A new study has revealed that almost a third of all jobseeker's allowance (JSA) claimants in Britain are aged between 18 and 24 after a big increase in recent months.
The study was carried out based on official data provided by charity Barnardo's, the daily the Independent reported.
It showed the number of JSA claimants in the age group jumped by almost 40,000 to more than 408,000 between last November and February.
The charity said the figures, covering England, Scotland and Wales, revealed a "ticking time-bomb of a lost generation" of young people.
“Across all regions, 18 to 24-year-olds now make up around 30 percent of all claimants”, said Barnardo's.
The biggest increase in claimants in this age group was registered in Scotland with a jump of 5,200, followed by the North West (4,570), the South East (4,020), Yorkshire & the Humber (3,880) and the West Midlands (3,740).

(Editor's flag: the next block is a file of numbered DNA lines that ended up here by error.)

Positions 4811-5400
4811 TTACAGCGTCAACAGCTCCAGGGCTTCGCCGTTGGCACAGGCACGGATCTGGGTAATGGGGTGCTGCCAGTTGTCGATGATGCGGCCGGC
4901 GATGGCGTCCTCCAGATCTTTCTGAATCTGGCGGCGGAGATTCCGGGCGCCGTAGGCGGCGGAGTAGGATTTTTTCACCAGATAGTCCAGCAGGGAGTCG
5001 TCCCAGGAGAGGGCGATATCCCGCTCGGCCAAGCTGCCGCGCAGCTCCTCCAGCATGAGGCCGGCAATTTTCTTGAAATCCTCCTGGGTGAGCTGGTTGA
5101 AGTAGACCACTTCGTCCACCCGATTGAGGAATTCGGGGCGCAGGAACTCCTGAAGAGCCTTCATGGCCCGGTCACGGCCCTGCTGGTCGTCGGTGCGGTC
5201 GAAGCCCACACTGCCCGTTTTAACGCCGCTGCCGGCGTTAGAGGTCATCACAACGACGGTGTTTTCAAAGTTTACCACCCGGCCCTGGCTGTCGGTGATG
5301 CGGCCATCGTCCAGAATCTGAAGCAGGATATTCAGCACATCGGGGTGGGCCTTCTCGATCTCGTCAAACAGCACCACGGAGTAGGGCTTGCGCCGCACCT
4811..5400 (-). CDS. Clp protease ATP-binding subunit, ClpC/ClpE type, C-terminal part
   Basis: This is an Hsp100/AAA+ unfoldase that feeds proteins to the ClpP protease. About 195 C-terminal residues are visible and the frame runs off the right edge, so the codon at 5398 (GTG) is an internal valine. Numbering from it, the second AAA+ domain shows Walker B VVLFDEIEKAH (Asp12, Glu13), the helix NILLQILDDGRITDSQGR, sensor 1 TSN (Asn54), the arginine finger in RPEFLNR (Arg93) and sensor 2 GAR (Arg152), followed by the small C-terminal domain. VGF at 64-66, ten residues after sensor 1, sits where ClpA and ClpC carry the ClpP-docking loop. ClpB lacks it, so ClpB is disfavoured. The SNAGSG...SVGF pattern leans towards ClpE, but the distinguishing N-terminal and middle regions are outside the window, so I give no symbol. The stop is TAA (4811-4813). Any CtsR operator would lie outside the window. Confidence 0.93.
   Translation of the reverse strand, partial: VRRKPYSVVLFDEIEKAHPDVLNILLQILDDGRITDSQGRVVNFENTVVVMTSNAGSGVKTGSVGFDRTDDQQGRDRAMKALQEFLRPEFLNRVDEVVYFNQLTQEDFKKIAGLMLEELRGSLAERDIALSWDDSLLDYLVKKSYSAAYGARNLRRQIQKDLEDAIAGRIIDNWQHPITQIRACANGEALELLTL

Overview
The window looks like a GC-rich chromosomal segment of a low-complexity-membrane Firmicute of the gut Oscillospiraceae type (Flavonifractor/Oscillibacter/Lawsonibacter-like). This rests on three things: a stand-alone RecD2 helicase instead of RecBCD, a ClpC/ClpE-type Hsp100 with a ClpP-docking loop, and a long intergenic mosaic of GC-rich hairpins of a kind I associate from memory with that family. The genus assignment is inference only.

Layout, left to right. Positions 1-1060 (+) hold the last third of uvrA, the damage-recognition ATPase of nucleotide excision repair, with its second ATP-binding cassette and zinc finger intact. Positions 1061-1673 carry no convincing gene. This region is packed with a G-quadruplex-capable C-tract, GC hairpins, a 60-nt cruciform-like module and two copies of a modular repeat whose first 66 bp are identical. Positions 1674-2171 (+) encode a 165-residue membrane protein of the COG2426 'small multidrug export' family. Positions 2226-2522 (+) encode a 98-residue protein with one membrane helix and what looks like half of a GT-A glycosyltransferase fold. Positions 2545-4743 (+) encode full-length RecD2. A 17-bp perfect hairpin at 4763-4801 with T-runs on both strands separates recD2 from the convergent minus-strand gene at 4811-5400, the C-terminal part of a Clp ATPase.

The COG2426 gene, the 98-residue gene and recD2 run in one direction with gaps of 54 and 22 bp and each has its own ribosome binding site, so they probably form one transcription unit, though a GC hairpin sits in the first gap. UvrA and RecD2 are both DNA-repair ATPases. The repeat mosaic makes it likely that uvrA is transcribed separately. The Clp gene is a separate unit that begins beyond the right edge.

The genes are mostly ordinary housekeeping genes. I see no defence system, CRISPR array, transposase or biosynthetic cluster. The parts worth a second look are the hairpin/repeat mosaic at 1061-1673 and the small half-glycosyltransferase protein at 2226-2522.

"Today's bleak statistics confirm what we already suspected - that high numbers of young people in areas like London and the North East are severely affected by joblessness and poverty which continue to dominate life chances”, said Barnardo's chief executive Anne Marie Carrie.
"Barnardo's works with the most vulnerable 16 and 17-year-olds and we know that they are struggling to get access to alternatives to mainstream education, apprenticeships or training, all vital to equip them with the skills and confidence to enter the toughest labour market since the 1980s”, added Marie Carrie.
"We risk losing an entire generation to long-term cycles of unemployment and a stagnant society if concerted action by Government, local authorities and employers to tackle lack of jobs in the worst hit areas is not taken", she said.